We assembled nine pseudo molecules consisting only of nucleotides at all SNP positions. Their alignments were used to infer the phylogenetic relationship among the nine lines. We generated a Maximum Likelihood tree based on 33,164 nucleotide SNPs (Figure 8). The mean genetic distance was 0.548 nucleotide substitutions per site. Jack and R08-1450, the lines with pronounced expression differences, were placed on divergent branches. R05-4256, R05-591 and R95-1705 formed a clade. FAM94-41, N0304-303-3 and M23 grouped together on one clade. The general tree topology was supported by Bootstrap analysis.
Phenotypic differences identified in inter- or intra-species comparisons could be mostly attributed to transcript sequence and expression polymorphisms of their functionally relevant genes. The availability of next-generation sequencing technologies enables us to sequence entire transcriptomes and simultaneously evaluate transcript sequence and expression variation. We applied the RNA-seq technology to examine transcript sequence and expression variations in soybean seeds of nine soybean lines varying in oil composition and content. Our results suggest this is a highly effective approach to the identification of transcript polymorphisms (variation). Compared to whole genome sequencing, RNA-seq represents a genome-reducing technique. The soybean genome is about 1.1 Gb in size with the majority, 59%, consisting mostly of highly repetitive transposable elements . The protein-coding genes account for about 10% of the soybean genome while those expressed in seeds fall to about 6.5%. Thus, RNA-seq represents more than 15-fold enrichment when compared to DNA-sequencing at equal read counts and therefore provides a much more efficient method for identifying sequence variations in expressed soybean seed genes. Even though highly abundant transcripts may reduce efficiency in determining less-abundant transcript sequence, since most of these transcripts are important to seed qualities, knowledge about their expression variation is highly valuable for seed quality improvement. In addition, RNA-seq focuses on the functional components of the genome. While non-transcribed regulatory elements such as promoter and DNA methylation sequences are not captured when using an RNA-sequence approach, their effects can still be measured by transcript accumulation. Transcript SNPs were preferentially located in the active recombination portions of the genome. Higher recombination rates are preferred as recombination breaks down the high linkage disequilibrium (LD) in cultivated soybean varieties, which improves the resolution of genetic maps and facilitates gene mapping. In addition, our sequence data confirm or improve gene models, splice predictions and annotation of the soybean genome.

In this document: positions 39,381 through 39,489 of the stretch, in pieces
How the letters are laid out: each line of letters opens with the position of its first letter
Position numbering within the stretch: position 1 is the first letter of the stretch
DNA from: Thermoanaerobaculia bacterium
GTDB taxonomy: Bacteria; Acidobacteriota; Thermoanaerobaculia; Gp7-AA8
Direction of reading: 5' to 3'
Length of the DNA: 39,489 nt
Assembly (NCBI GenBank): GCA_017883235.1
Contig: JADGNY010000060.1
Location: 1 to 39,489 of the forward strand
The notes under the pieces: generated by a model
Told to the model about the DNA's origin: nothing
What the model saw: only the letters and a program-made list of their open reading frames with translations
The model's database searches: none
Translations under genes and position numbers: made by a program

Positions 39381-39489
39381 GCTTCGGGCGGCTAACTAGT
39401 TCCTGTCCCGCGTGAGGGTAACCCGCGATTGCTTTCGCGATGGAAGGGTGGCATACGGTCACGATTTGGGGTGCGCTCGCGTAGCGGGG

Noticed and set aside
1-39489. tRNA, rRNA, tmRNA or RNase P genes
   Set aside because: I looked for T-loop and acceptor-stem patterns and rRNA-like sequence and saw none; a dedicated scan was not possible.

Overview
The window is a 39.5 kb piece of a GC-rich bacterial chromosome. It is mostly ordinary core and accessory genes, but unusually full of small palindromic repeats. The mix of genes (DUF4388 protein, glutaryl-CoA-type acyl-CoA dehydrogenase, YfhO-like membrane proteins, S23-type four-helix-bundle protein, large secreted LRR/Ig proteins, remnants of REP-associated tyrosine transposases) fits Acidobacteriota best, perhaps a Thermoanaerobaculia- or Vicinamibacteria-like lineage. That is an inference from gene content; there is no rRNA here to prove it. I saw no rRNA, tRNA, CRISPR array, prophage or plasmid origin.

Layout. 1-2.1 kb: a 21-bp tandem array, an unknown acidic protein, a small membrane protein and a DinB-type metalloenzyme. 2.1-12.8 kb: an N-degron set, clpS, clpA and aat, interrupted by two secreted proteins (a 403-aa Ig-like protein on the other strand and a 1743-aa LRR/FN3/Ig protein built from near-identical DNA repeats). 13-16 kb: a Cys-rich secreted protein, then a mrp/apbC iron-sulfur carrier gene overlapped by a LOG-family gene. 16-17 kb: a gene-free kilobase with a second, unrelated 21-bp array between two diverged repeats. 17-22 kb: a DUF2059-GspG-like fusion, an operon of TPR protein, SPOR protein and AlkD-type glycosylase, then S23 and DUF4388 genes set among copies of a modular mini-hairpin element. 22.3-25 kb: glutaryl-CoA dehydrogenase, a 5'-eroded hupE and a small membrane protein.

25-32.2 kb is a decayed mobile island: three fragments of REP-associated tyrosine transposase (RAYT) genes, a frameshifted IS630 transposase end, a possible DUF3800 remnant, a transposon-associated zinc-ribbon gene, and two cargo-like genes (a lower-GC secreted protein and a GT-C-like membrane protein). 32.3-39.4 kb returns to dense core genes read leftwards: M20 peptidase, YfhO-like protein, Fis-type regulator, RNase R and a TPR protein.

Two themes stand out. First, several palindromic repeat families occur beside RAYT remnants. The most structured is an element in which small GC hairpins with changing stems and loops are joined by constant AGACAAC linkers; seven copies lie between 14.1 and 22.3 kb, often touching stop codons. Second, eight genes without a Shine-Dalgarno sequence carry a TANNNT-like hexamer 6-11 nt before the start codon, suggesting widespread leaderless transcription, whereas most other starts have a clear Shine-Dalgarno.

North American soybean cultivars have a very narrow genetic base. Domestication in Asia, introduction of relatively few landraces to the US and subsequent selection in the breeding process represent three genetic bottlenecks that have reduced the soybean gene pool . Gizlice et al. showed that about 35 varieties (28 landraces and 7 first progeny) contribute 95% of alleles found in modern North American soybean cultivars. In this study, we defined the sequence and expression variation of seed transcriptomes from nine soybean lines. Sequencing a relatively small number of lines could capture a large portion of common genotypic variations in a species. In Arabidopsis, for example, 20 diverse varieties contained 90% of the common SNPs in this species [48, 49]. Similarly, based on entries in dbSNP, 82% of SNPs discovered in our nine lines overlapped with SNPs available from various soybean genotypes. However, sequence variations unique to one line or with lower allele frequencies are often valued in mutant discovery as can be seen with the FAB2C allele from FAM94-41.